SportsNet - April 2012
With the news emerging in the last couple of days that West Bromwich Albion boss Roy Hodgson is in talks to become the next England manager, one cannot help but think that the FA have handled the whole situation rather poorly.
Fabio Capello resigned nearly three months ago, and the team has seemed almost adrift in the wake of the announcement on Feb. 8. It is unusual for an association to take this long to appoint a successor, although it could be argued that given the safety of England's position at Euro 2012, urgency was rightfully dispensed with in favour of making the right choice after appropriate consideration.
However, England were without a manager at a time when it needed leadership the most in the wake of the John Terry-Anton Ferdinand racism debacle (it is important to distinguish from the many other cases where Terry has proven himself to be a disgrace to football). In fact, given his recent ill-fated attempt to take Alexis Sanchez out of the Champions League semi-final with a well-placed knee to the posterior, Capello must feel a bit silly leaping to his erstwhile captain's defense so quickly.
Jeremy Lin is looking to make a return to the New York Knicks lineup by Game Four against the Miami Heat, according to recent reports.
After a well-publicized knee surgery, the question of whether or not his potential return would be an added benefit or detriment looms over the heads of Knicks fans everywhere.
As a big fan of Linsanity (even more so with the recent video post for Stuyvesant High School, my alma mater), it would be exciting to see Lin suit up for his first postseason showing. The exhilaration and magnitude of his presence alone may cause a spark in these failing New York Knicks. At the very least, Lin's presence would certainly give hope to many Knicks fans.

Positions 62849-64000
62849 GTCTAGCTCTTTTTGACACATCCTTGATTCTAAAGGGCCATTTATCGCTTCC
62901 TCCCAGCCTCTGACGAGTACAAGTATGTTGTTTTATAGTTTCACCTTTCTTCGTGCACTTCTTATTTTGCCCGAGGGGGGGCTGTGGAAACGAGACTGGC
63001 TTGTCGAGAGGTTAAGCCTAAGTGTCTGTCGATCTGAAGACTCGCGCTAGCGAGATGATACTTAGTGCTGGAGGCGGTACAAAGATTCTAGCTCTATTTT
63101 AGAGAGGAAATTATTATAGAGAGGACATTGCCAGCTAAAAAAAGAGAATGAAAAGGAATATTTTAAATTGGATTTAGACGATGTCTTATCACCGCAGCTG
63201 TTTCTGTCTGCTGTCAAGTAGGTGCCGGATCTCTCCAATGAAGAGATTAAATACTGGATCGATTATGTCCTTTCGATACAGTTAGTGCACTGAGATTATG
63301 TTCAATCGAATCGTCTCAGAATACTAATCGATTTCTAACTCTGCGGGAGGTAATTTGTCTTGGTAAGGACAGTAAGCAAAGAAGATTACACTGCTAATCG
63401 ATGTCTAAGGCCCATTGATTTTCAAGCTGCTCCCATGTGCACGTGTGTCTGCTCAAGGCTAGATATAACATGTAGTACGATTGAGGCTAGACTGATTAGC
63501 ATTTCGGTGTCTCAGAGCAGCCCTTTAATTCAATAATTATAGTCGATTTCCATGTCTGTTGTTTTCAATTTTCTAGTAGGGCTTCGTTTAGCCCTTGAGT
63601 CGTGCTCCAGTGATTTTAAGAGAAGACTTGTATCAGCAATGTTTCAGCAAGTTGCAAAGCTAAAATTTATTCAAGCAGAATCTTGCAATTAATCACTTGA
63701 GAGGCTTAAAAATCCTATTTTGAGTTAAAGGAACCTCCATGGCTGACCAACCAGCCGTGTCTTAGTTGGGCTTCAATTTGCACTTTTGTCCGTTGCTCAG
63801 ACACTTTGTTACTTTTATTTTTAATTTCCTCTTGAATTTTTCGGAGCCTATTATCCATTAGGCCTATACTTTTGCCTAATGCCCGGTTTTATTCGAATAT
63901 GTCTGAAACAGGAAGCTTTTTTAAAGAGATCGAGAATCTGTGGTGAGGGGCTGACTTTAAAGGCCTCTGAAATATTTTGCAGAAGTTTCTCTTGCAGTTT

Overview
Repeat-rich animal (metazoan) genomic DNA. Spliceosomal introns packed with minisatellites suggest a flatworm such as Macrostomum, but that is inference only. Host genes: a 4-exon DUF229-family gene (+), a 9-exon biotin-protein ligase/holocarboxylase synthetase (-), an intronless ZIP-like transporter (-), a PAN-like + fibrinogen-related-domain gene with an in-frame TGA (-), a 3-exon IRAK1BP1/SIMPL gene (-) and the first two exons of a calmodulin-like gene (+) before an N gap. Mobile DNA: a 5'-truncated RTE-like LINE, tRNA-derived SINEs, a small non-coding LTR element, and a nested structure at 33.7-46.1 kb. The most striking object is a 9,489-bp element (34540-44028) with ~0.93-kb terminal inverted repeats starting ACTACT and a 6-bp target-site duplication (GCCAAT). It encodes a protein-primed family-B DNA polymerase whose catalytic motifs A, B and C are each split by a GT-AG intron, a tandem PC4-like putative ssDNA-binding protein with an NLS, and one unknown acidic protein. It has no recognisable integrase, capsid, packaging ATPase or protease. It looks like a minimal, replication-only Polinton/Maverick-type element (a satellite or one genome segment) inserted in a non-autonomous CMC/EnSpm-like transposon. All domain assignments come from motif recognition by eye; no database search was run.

Unfortunately, his impact won't be enough to beat the Heat this postseason.
Given his last outing against Miami, where Lin scored only eight points on one-of-11 shooting, his game was effectively shut down by the swarming Heat defense. He was only able to dish out three assists, while racking up eight turnovers. Lin was fully healthy and functional at the time, and had the momentum of Linsanity on his backside.
Rafael Nadal made history once again by capturing his seventh Barcelona Open title with a marathon 7-6 (7-1) 7-5 victory over David Ferrer.
Nadal is now the only man to win two different events at least seven times each.
Last week, he claimed an unprecedented eighth-straight title in his spiritual home of Monte Carlo when he defeated top-ranked Novak Djokovic.
This is Nadal's 34th victory in a row at Barcelona after being defeated by Alex Corretja in 2003, and improved his finals record on clay to 34-4. This is also Nadal's fifth straight title at Real Club de Tenis.
The clay-court specialist has a 14-4 record against Ferrer after winning the 48th trophy of his career.
Up next for Nadal is the Madrid Masters, which is his least favorite clay tournament, as he only has a 24-7 record.
Nadal holds the all-time best winning percentage on clay 241-18 (93%), and will be gearing up to make more history at the French Open. Nadal has been almost unstoppable at Roland Garros with a 45-1 record, and he can surpass Bjorn Borg's total of seven titles if he comes out on top this year.
With a disappointing 100-67 routing by the Miami Heat in Game One of the NBA Playoffs, and the heartbreaking loss of talented defender Iman Shumpert, the Knicks face great challenges in trying to win this series.
Unfortunately, due to the ailments of Tyson Chandler, Jared Jeffries, Baron Davis, and Jeremy Lin, key players on this 2012 Knicks team, facing those challenges will not make things any easier.
But with improved offensive schemes and more emphasis on defensive, the Knicks may just have the chance they need to win.
First and foremost, the Knicks have to increase their energy on the court, while maintaining composure. The Heat showed an excellent display in the balance of intensity and control, as they fought hard for rebounds and steals while laying in elegant basket after basket.
I have a friend who is a Lakers fan, "Larry," and as a result I've learned to ignore most of the things he says about his team.
When the Lakers faced the Mavericks last year in the playoffs, it took Larry until midway through the third game to admit that the Lakers might not win that playoff series. The Lakers were ultimately swept, and all he could say about it was that Andrew Bynum didn't deserve to get suspended for knocking J.J. Barea into next week.
In the offseason, Larry guaranteed that the Lakers would trade for both Dwight Howard and Chris Paul by the end of this current season. And though the Lakers certainly tried to make both of those situations a reality, they instead ended up with consolation prizes Ramon Sessions and Jordan Hill.